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11 mins   confidence: Answerer confidence 4/5Answerer confidence 4/5
slab of foie gras


Explanation:
Ref. Termium :
omaine(s)
  – Recipes
Domaine(s)
  – Recettes de cuisine
 
foie gras Source
CORRECT

foie gras Source
CORRECT, MASC

OBS – In cookery the
name "foie gras" is used
only of goose or duck
liver fattened in a special
way. Source

OBS – Préparation du
foie de l'oie ou du
canard, hypertrophié par
un engraissement
méthodique de la volaille.

Ref. Harrap's :
slab
[(b) (of cake) (grosse) tranche f;


Francis MARC
Lithuania
Local time: 19:12
Native speaker of: Native in FrenchFrench
PRO pts in category: 34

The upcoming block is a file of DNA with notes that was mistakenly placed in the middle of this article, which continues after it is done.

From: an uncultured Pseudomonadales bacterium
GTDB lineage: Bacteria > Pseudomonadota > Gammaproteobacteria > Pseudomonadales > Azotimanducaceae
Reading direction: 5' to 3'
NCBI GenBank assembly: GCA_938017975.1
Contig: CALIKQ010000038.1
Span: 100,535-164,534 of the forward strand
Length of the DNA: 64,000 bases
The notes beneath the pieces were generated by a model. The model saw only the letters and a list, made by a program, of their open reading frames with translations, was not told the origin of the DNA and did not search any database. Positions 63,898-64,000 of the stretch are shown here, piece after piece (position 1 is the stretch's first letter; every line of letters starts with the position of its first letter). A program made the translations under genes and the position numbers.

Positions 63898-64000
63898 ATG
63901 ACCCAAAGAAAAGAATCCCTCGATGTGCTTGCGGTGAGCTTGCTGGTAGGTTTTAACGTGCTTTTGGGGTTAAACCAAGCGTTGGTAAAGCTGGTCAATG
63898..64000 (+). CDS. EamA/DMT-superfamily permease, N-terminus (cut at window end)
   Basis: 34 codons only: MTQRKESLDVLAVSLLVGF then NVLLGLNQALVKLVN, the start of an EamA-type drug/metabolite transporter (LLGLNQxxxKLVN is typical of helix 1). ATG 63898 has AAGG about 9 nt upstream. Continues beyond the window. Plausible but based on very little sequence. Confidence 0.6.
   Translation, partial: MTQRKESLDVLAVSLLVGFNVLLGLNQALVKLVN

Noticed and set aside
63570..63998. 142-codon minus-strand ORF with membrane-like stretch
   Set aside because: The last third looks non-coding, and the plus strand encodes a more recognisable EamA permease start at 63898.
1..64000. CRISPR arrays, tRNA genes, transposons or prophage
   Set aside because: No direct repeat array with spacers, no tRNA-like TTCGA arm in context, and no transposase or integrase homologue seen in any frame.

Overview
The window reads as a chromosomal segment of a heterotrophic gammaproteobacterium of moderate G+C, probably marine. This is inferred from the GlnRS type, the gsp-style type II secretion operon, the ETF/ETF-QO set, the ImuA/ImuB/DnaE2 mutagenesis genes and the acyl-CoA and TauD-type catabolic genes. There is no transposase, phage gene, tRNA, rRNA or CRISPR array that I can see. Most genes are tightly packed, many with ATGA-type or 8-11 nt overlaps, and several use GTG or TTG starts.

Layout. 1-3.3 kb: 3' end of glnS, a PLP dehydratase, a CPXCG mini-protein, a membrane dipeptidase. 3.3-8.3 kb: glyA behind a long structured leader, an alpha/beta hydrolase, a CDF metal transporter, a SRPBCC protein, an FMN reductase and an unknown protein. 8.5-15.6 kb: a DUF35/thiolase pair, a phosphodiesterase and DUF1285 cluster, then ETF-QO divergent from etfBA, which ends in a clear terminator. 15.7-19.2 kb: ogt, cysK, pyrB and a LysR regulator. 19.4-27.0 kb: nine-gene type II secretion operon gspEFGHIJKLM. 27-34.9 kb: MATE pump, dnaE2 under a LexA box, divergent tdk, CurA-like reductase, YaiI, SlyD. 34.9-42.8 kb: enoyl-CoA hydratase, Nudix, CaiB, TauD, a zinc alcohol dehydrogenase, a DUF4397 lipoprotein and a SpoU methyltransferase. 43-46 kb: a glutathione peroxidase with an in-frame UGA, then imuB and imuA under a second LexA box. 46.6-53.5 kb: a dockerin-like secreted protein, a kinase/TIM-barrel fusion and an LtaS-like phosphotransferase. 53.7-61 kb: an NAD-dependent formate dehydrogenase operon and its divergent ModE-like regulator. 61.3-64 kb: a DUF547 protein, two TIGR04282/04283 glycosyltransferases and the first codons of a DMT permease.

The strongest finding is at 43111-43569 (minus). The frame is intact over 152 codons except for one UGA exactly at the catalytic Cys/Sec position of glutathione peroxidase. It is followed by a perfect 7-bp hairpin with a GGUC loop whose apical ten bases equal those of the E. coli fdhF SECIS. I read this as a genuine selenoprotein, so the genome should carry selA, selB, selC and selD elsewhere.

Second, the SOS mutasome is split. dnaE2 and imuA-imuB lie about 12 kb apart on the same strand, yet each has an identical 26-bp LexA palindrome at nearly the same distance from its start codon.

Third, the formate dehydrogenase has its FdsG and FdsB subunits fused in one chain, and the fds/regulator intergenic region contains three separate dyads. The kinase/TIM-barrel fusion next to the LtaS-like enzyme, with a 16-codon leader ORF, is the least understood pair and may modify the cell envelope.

Grading comment
Thanks, while "slab"may be technically correct, I was lookin
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The asker has declined this answer
Comment: Thanks, while "slab"may be technically correct, I was lookin

18 mins   confidence: Answerer confidence 5/5
Thick slice of goose liver


Explanation:
or
thick slice of foie gras

zebung
Local time: 18:12
Native speaker of: Native in EnglishEnglish, Native in SwedishSwedish
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The asker has declined this answer

1 hr   confidence: Answerer confidence 5/5 peer agreement (net): +2
COMMENT


Explanation:
In response to certain of the suggestions above, might I just add that: